Airbus has been openly reluctant to actually build the shorter A350-800. But it still holds 79 firm orders for the type, and some customers are proving hard to convince to trade upward.

Russia's largest airline, Aeroflot, last week opted to convert 10 orders for the -800 into commitments for the larger -900 version, but still wants eight of its original call for 22 aircraft to be the smallest A350 family member. The backlog for the -800 has already been cut by more than half in previous years.

Airbus has been encouraging its customers to give up their -800 commitments in favor of the larger -900 and -1000, but has had mixed success. A number of airlines continue to insist on the 250-seat aircraft (in three classes), because they believe they are unable to fill the larger variants. The future of the type could very well rest on the decision of the planned merger of US Airways and American Airlines. With an order for 18 aircraft, US Airways is now by far the largest -800 customer, following by lessor Aircraft Purchase Fleet (12) and Yemen Airways (10). Hawaiian Airlines has bought six of the type and several other airlines have single-digit commitments.

But if “New American” decided that the -800 no longer fits its requirement for the long-haul fleet, that might very well be a turning point for the program.

A350 program chief Didier Evrard said last week that “as long as the airlines show an interest, the aircraft will be built. It is not complicated for us to do it.” He said timing for first delivery was still “a moving target” because of the ongoing talks with airlines.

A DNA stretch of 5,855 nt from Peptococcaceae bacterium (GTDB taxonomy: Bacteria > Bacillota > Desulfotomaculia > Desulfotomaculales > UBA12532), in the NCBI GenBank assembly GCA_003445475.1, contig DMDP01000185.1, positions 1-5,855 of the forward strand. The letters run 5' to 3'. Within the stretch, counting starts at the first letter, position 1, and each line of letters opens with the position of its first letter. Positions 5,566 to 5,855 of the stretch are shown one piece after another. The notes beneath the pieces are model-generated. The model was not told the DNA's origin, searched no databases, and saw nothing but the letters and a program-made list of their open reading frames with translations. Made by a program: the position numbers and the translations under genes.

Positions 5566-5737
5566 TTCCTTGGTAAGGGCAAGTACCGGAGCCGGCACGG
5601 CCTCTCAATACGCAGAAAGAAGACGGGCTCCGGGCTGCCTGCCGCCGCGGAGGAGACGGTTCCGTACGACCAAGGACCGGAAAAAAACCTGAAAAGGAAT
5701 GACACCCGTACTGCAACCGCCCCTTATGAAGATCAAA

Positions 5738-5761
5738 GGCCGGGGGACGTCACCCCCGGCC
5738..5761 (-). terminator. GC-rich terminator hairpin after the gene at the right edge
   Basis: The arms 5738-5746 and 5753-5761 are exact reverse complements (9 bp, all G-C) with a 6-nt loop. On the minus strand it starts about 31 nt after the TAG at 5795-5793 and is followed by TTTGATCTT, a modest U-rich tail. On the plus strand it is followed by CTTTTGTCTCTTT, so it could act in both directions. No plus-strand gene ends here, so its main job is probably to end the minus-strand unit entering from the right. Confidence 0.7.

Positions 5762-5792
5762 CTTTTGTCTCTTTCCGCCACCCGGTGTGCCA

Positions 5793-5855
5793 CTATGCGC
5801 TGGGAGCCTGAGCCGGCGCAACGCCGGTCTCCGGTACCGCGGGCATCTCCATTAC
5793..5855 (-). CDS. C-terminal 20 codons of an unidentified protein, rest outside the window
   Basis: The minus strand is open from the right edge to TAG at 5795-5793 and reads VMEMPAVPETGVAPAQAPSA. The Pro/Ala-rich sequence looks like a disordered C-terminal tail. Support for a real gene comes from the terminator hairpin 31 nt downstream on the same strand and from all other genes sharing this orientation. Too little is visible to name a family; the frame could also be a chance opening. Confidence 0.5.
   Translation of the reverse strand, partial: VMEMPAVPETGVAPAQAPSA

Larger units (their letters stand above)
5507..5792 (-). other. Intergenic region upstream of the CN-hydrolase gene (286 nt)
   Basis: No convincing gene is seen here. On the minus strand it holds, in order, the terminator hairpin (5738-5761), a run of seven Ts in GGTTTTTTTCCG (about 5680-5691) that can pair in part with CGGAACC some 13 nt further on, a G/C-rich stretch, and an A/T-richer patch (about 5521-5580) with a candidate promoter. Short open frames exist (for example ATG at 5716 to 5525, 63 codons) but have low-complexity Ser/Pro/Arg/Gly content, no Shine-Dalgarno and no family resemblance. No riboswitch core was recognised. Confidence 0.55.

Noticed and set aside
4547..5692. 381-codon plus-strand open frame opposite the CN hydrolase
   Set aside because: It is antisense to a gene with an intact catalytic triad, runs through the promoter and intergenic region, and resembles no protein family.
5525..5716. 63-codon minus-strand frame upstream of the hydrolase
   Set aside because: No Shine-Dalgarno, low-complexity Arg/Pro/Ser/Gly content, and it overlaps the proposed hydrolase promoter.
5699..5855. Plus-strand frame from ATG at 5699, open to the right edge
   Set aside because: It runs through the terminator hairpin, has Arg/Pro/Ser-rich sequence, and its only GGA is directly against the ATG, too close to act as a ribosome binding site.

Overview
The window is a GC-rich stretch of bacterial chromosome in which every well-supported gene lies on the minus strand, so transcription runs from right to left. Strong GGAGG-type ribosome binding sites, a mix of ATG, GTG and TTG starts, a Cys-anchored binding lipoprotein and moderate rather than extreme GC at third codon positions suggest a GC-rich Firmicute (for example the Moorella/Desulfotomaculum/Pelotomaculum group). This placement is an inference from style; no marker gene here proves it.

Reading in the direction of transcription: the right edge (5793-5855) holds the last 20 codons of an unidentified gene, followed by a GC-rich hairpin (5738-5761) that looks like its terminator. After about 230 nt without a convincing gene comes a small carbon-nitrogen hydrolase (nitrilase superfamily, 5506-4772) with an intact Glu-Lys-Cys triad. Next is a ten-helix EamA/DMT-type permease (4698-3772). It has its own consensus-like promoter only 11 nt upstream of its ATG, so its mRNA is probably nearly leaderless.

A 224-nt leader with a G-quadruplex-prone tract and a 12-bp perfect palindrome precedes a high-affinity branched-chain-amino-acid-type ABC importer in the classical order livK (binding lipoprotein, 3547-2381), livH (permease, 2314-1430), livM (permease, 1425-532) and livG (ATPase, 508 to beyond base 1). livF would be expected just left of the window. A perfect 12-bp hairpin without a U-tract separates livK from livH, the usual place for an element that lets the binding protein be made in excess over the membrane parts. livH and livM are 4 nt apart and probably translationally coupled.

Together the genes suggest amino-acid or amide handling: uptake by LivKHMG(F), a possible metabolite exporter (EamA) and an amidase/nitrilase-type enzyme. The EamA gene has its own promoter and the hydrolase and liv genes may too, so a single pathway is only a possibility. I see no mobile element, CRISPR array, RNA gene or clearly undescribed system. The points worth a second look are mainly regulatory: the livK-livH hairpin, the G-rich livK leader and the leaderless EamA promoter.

Aeroflot shareholders approved the change to the makeup of its order for 22 A350s. As part of the original deal signed in summer 2007, the airline planned to take 18 A350-800s and four A350-900s. Now Aeroflot wants to have more of the larger -900s, bringing their number to 14 while the -800 order is reduced from 18 to eight. According to an Aeroflot report, the deal is valued at $3.1 million, not counting custom duties.

The aircraft are expected to begin entering the airline's fleet in 2018, but the order conversion extends the delivery period to 2023. If deliveries are delayed, Airbus will grant a $25 million discount for another Aeroflot order for five Airbus A321-200s, according to the airline's report. Leasing agent GTLK took the $291.5 million order on behalf of the airline, and will lease the -200s to Aeroflot for 12 years. The carrier already has two of the CFM56-5B3/3-powered A321s in operation; the others are expected to be delivered by the end of the year.